Understanding How Computers Represent DATA

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Representation of Data Using Numbers

All data in computers is represented with numbers. When we type on a keyboard to write a document, the computer is not storing the symbols themselves but rather numbers that represent those symbols. At their very core, computers use only 1‘s and 0‘s (binary) to process data and represent numbers. That’s why the ASCII format is used globally to assign numbers to symbols:

ASCII table

Peripherals (e.g. keyboards) send over the number that represents the key pressed. Instead of sending “K“, the keyboard sends “75” in binary which is its equivalent in ASCII (as you can see in the table above):

ASCII equivalent binary

Defining Colors with Numbers

Likewise, colors are defined by 3 numbers in digital systems, where one value is for red, one for green, and one for blue (RGB):

color definition

Each value can range from 0 to 255, summing up to 16.5 million different possible colors that the computer can represent.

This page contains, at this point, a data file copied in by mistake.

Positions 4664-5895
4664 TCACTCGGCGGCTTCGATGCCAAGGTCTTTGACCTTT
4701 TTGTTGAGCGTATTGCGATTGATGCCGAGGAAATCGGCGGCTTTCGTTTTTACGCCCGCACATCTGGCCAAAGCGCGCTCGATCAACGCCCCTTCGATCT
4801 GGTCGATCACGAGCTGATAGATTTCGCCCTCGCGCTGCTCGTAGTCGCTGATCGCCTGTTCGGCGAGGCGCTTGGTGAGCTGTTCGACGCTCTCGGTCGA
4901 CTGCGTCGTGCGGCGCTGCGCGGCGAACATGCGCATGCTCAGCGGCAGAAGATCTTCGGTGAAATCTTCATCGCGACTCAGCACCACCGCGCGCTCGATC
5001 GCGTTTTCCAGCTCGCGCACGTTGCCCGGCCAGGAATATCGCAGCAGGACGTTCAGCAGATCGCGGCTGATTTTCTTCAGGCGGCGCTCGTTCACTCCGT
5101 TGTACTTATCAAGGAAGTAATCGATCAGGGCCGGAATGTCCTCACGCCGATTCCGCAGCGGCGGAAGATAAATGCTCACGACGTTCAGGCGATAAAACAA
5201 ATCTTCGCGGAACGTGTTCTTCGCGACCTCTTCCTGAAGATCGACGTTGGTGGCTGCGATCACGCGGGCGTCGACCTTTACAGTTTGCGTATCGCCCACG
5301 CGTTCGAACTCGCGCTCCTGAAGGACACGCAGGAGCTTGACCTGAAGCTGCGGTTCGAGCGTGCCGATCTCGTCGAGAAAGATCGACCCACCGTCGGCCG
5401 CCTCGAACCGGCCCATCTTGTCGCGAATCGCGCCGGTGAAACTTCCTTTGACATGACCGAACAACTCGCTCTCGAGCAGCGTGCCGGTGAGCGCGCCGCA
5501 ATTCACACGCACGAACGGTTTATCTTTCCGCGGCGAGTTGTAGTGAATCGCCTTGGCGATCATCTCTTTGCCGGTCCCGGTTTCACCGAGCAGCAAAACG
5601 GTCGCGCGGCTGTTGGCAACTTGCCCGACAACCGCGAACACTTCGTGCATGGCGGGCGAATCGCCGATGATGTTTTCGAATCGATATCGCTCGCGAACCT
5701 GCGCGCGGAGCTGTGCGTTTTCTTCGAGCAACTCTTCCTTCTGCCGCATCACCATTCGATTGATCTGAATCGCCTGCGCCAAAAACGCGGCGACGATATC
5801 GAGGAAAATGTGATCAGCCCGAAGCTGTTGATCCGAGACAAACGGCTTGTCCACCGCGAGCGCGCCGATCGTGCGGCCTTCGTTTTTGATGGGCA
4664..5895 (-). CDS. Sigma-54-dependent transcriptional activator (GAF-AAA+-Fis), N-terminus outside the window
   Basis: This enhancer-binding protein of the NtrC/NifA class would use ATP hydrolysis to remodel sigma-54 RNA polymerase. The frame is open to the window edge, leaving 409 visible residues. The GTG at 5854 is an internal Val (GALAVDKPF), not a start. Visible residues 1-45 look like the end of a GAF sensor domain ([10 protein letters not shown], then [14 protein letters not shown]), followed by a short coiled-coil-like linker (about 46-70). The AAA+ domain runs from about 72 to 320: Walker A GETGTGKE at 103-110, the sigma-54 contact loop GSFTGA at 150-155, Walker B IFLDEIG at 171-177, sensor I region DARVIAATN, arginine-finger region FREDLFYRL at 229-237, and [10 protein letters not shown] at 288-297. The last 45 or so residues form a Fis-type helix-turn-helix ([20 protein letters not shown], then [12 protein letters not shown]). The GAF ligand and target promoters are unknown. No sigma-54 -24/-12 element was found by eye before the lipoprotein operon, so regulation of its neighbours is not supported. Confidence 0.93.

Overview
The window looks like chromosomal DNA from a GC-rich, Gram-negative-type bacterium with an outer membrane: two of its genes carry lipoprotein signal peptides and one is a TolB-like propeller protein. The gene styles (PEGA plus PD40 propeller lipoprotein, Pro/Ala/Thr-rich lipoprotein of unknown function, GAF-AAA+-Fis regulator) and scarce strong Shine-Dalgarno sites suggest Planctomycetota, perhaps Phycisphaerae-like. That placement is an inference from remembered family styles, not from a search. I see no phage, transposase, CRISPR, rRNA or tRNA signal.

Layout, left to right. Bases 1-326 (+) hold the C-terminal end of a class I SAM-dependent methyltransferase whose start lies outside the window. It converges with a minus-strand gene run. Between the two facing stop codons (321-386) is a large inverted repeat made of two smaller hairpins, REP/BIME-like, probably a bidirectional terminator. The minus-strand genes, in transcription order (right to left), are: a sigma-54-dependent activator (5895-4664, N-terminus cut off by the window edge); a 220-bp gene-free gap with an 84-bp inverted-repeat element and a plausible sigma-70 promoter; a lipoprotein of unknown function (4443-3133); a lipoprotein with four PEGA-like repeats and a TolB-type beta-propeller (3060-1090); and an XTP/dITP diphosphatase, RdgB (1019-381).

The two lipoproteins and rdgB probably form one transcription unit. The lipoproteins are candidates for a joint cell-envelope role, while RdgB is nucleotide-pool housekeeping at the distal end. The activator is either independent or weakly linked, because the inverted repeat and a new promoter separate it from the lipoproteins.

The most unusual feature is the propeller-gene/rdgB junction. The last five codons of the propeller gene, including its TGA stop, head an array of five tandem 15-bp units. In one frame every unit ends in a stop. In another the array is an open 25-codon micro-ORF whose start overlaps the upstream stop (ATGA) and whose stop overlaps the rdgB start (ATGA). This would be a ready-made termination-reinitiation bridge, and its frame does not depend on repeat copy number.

When using digital systems, it’s important to know that all data is represented using numbers.

When we type on a keyboard to write a document, the computer, at its core, isn’t storing a symbol. Rather, it’s storing a number.

Ones and zeros, also known as binary, is the way computers process data and represent numbers. The ASCII format is used globally to assign numbers to symbols.

For example, as you can see here the number 65 represents the letter A whereas the letter B is represented by the number 66, et cetera.

When we type on a keyboard, the data being sent over through the wire isn’t the letter K or the letter C, for example. Rather, it is sending over a number which represents that letter. And then the computer can recognize it.

The same goes for colors. In digital systems, colors are determined by three numbers: a red, green, and blue value. Each of these three values can range from zero to 255, making a total of 16.5 million different possible colors that a computer can represent.

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